Verbal and non-verbal behaviors let patrons know you are available to help.
Your job is to encourage questions by being approachable and using welcoming behaviors.
Below are examples of verbal and non-verbal behaviors for encouraging questions by showing respect and courtesy to your patron:
- Smile and greet your patrons as they enter the library
- Use a relaxed, upbeat tone of voice
- When on the telephone, ensure your voice projects interest
- Maintain natural eye contact (but also be aware of cultural and social sensitivities)
- Be at a patron’s eye level if you can
- Keep a relaxed, open posture
- Have an interested facial expression
- Wear your name tag
- Maintain patron privacy
- Eliminate physical barriers
- Lower noise levels behind the desk
Approachability in Virtual Reference
Approachability is also very important in a virtual setting. Instead of focusing on facial expression and body language, virtual approachability is based around design and language choices. To create an approachable digital reference platform:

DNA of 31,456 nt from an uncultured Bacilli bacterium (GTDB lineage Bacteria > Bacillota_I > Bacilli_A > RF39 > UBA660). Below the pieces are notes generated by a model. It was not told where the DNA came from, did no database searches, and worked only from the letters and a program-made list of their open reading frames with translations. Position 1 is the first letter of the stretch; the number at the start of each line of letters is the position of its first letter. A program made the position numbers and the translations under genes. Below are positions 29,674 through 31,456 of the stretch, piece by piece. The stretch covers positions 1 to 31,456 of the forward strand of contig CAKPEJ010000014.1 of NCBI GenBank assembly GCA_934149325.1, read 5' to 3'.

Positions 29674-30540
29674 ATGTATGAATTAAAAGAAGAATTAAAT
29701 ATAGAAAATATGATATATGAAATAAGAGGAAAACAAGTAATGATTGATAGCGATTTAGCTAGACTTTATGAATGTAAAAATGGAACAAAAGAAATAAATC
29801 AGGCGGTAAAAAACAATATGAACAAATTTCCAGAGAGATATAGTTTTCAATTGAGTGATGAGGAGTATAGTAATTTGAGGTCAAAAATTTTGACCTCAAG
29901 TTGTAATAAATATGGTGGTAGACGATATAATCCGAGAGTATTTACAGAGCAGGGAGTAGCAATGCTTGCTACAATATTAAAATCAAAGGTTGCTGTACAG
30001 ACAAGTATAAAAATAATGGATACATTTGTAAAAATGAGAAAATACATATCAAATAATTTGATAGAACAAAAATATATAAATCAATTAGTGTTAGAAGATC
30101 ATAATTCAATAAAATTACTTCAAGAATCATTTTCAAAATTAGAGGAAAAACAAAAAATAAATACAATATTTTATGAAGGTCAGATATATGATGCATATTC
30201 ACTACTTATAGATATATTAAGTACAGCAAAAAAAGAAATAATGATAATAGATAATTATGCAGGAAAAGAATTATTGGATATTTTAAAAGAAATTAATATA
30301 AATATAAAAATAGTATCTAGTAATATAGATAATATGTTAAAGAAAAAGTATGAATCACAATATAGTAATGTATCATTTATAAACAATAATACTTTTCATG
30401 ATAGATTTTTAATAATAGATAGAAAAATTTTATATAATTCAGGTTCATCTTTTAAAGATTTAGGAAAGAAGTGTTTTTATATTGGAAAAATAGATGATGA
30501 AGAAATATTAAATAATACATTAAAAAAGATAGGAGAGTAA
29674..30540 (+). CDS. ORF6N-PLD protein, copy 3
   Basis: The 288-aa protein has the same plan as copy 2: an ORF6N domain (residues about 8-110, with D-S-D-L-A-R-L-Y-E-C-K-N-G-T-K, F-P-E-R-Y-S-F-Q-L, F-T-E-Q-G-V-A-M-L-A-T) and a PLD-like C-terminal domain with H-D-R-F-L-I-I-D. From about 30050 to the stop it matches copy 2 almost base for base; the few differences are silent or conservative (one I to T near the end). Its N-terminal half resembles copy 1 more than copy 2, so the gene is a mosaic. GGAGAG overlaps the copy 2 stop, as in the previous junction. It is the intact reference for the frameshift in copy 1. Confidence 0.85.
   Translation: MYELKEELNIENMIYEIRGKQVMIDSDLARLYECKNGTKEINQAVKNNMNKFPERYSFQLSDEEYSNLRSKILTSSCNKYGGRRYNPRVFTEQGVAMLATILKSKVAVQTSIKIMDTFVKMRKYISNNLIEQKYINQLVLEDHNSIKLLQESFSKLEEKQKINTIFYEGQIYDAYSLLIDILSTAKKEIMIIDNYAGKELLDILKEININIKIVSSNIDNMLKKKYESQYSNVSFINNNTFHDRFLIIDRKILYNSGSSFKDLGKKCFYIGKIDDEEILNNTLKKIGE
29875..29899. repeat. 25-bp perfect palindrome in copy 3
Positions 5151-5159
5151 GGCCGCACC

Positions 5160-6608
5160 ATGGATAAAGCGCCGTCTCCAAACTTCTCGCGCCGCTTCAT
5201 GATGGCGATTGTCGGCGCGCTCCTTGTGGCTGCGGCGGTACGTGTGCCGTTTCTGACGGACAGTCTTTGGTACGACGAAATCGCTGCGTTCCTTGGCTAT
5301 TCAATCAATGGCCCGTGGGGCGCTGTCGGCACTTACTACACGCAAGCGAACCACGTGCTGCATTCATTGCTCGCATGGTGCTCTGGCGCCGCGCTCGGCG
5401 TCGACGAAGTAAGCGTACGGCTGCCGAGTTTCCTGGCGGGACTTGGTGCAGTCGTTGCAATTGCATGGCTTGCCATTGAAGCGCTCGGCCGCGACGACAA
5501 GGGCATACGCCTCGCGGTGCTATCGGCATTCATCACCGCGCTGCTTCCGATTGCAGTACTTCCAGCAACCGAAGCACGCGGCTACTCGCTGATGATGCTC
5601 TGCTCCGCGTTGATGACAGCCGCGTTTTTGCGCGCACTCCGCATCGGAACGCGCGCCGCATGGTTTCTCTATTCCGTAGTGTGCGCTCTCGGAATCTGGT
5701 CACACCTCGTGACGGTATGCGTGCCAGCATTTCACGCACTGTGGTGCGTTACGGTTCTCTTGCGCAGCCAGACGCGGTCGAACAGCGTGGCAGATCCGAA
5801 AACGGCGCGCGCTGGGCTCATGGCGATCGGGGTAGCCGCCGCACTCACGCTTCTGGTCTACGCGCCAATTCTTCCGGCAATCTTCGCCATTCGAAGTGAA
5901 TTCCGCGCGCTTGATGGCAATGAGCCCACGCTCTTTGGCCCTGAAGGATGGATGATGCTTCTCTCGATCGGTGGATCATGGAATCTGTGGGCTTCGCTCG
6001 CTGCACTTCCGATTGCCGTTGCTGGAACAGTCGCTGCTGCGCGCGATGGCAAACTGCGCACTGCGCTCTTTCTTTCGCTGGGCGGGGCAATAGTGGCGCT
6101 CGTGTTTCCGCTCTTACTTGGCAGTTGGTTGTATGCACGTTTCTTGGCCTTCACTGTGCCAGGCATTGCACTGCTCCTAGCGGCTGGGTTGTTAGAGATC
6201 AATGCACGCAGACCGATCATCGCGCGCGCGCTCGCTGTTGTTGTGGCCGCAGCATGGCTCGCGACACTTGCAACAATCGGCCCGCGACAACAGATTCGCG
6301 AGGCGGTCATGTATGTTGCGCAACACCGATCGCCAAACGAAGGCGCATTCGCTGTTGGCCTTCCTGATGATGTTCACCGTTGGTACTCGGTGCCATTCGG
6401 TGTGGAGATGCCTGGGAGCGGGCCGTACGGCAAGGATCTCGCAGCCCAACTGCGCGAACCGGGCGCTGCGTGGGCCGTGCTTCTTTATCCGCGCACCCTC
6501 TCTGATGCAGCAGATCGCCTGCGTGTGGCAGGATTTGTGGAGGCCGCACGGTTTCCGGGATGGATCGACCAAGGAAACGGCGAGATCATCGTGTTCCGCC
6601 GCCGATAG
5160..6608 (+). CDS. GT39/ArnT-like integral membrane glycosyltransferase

- Include a place for or link to the virtual reference platform on the homepage of the library’s website
- Make sure virtual reference interfaces are welcoming and encouraging by providing a clutter-free visual design.
- Provide a clear statement of scope for the service, including
- What is expected of those using it
- What type of information is provided
- Who the service is intended for
Major Point: Being approachable encourages questions.
Rove around your library.
- Can you easily identify a staff member?
- Is patron privacy respected?
- Are there physical barriers to access?
- Are noise levels an issue?
If you’ve worked at the library for some time, it may be difficult for you to “think like a patron.” Pretend that you’ve never been in the library before when evaluating approachability. If you find problems, think about what you can do individually to overcome them, e.g., move to a quieter spot when talking to a patron or standing in a way that is respectful to patrons and their privacy.